Rise Performance Group

Are you a boss or a coach?


Take a minute and think about a person in your life who brought out the best in you.  This person may have helped you accomplish great things.  Maybe they even inspired you to accomplish something you never thought possible.

Now consider the traits of this individual.  How would you describe this person?  Your list probably contains one or more of the following:

  • Really listened to me
  • Cared about me
  • Took a chance on me
  • Believed in me
  • Stretched me

You probably did not describe this person with the following:

  • They were great at giving advice
  • They told great war stories

Do you consider yourself to be a coach or a boss?

While a boss strives for compliance to his or her way of doing things, a coach inspires peak performance.  Gregg Thompson, author of The Master Coach, uses the following question to uncover the truth:

“If coaching were illegal, would there be enough evidence to convict you?”

I recently spent a day with Gregg, and I came away with the following questions to help me create more evidence that I am becoming more like a coach and less like a boss who provides advice and tells war stories.

  • Do others leave the conversations with me better in some way?  Do the people most important to me leave an interaction feeling inspired because they know I believe, care, value, and trust them?  Did I help them discover a new strength, validate a known strength, or find a new perspective that will enable them to be more effective?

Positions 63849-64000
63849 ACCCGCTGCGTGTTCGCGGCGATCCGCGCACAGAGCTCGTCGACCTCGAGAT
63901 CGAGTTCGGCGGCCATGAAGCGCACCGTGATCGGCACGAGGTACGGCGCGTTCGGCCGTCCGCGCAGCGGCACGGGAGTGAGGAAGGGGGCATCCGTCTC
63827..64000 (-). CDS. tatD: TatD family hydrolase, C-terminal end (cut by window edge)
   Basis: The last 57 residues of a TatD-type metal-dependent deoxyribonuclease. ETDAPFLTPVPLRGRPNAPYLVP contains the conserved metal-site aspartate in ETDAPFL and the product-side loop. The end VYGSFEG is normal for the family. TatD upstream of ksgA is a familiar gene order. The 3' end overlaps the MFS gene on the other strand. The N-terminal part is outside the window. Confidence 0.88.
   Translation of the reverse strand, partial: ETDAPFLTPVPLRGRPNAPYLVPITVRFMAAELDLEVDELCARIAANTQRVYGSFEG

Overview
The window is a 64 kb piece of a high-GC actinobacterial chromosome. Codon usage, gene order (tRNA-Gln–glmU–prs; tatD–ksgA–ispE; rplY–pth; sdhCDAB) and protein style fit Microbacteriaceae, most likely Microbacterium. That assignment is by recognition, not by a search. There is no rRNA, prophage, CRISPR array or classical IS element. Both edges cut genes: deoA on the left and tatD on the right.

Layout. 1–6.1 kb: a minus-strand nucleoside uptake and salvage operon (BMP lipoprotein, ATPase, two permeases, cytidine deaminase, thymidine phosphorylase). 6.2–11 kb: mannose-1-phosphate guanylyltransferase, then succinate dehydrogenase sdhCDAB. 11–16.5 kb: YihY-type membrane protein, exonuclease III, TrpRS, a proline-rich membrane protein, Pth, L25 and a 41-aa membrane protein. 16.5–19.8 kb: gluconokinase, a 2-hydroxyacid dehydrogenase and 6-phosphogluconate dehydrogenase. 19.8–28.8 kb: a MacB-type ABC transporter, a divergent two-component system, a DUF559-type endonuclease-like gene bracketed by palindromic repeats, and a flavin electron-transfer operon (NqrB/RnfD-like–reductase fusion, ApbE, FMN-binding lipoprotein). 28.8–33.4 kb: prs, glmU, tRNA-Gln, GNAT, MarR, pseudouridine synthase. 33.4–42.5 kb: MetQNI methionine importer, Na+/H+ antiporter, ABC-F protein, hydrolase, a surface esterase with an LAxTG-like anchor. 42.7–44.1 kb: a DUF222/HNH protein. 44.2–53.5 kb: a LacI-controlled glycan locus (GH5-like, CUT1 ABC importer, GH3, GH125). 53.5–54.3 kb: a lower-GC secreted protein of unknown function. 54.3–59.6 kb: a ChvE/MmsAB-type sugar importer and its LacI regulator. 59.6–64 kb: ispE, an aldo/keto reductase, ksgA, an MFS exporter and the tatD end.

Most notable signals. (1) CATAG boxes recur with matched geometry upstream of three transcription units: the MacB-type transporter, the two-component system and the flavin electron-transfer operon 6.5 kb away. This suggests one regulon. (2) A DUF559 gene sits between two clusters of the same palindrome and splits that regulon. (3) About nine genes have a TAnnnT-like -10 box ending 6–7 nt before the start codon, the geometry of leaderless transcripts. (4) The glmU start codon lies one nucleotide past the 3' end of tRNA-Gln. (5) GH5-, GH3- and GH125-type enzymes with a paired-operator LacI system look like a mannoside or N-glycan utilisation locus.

• Do I suspend judgement and remain curious? Our experiences, values, and unconscious biases are our biggest challenges when working with others.  It is important to realize that the person I am interacting with is not me.  They have different strengths, different values, and different personality traits.
  • Do I remove complexity and create clarity? It is a chaotic world.  A big mistake is assuming those I coach are clear on objectives and priorities.  Asking questions, really listening, and clarifying misinformation is more effective than directing, offering advice, or sharing war stories.
  • Was I totally present? Did I turn off and turn away from distractions?  Do I clear my mind and trust that the right questions and the right comments will come to me when I need them.  It is difficult to listen when considering the question you would like to ask next.

The late Steve Jobs said, “Management is about getting people to do things they do not want to do.  Leadership is about inspiring them to do things they never thought possible.”

I know I will have a much better chance of inspiring others when I give less advice and do more coaching.  I will become a better coach by listening, believing, caring and stretching.

What about you?  Will these questions help you become a better coach to your team?  Take them and make them your own – give some thought to how you can change the way your team describes you.  Find out more about how to grow your leadership and create a culture of leadership.

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